A Dallas-based company is facing criticism over its failed attempt to “refresh” the centuries-old Chinese game of mahjong.

As pointed out by NBC News, The Mahjong Line was created by three women who took it upon themselves to redesign the tile-based game “to better reflect the fun that was had when playing with her friends.” The line, which included mahjong sets ranging between $325 to $425, did away with the traditional tile look and offered pieces with “mid-century modern” and “art nouveau” elements.

The company’s original “About Us” page explained how three woman, none of whom are of Chinese descent, came up with The Mahjong Line concept and their efforts to make the game more appealing to American women.

“We don’t take ourselves too seriously. But we do our Mahjong. We honor the heritage but like a bit of edge. The Mahjong Line is for jaunt gals playing a civilized game with a wink,” the company initially wrote. “… The struggle is real when reading the old-school tiles, especially for new players,” the site read. “We enlarged the face of the tile just a smidge to give our artwork room to breathe and to improve legibility.”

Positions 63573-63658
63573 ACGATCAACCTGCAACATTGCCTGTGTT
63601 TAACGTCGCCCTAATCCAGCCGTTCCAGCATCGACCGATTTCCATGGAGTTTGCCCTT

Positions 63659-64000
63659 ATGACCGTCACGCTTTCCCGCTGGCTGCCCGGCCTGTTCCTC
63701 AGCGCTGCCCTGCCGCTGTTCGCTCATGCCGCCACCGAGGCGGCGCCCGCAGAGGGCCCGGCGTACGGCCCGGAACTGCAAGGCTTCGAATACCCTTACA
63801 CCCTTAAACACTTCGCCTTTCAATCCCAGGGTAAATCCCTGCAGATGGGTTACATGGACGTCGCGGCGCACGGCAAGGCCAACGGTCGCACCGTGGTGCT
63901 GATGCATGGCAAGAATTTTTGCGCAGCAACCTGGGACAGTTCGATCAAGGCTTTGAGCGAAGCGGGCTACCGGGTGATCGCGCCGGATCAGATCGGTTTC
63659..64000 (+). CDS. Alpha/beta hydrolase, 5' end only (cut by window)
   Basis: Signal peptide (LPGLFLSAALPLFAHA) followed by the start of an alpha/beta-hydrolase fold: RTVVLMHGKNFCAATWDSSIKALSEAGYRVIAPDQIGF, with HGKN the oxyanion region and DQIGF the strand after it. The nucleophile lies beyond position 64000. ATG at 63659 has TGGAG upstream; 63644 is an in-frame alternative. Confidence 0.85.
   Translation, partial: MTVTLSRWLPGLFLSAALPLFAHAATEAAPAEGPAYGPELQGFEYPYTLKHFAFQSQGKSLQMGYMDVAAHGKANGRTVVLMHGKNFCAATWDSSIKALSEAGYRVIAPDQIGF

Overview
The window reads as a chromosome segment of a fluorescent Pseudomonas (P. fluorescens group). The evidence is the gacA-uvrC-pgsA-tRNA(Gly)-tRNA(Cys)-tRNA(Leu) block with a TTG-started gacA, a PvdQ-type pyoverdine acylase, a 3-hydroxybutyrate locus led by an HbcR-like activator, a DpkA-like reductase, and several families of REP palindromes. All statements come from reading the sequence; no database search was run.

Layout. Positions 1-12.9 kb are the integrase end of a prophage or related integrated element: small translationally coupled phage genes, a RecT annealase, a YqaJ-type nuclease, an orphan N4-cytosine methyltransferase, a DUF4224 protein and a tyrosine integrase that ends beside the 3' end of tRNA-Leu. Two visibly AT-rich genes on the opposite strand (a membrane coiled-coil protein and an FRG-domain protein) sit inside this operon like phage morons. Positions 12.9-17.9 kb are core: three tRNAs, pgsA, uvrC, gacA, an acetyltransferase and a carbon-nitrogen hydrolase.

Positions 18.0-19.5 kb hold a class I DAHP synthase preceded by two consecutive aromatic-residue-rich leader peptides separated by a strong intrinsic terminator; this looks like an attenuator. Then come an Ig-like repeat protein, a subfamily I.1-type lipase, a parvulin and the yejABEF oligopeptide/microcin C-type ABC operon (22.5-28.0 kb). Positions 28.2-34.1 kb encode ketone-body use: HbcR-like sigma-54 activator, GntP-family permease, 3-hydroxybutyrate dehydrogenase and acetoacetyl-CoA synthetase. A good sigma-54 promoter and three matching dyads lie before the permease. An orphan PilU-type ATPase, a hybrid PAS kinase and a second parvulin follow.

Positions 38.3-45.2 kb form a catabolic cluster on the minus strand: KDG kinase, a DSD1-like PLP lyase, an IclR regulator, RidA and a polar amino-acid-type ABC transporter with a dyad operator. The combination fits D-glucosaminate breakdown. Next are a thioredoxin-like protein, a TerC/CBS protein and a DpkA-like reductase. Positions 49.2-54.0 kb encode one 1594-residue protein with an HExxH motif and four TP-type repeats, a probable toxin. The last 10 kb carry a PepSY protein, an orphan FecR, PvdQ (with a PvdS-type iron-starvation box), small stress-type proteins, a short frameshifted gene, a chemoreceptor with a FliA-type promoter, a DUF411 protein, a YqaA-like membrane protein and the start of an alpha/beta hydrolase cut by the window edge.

Twitter users immediately slammed the company owners—identified as Kate LaGere, Annie O’Grady, and Bianca Watson—for “gentrifying” the traditional game and neglecting to acknowledge its cultural origins.

On Tuesday night, owners of The Mahjong Line issued a public apology, insisting they had nothing but “pure intentions.”

“While our intent is to inspire and engage with a new generation of American mahjong players, we recognize our failure to pay proper homage to the game’s Chinese heritage,” the company wrote. “Using words like ‘refresh’ were hurtful to many and we are deeply sorry … We are always open to constructive criticism and are continuing to conduct conversations with those who can provide further insight to the game’s traditions and roots in both Chinese and American cultures.”

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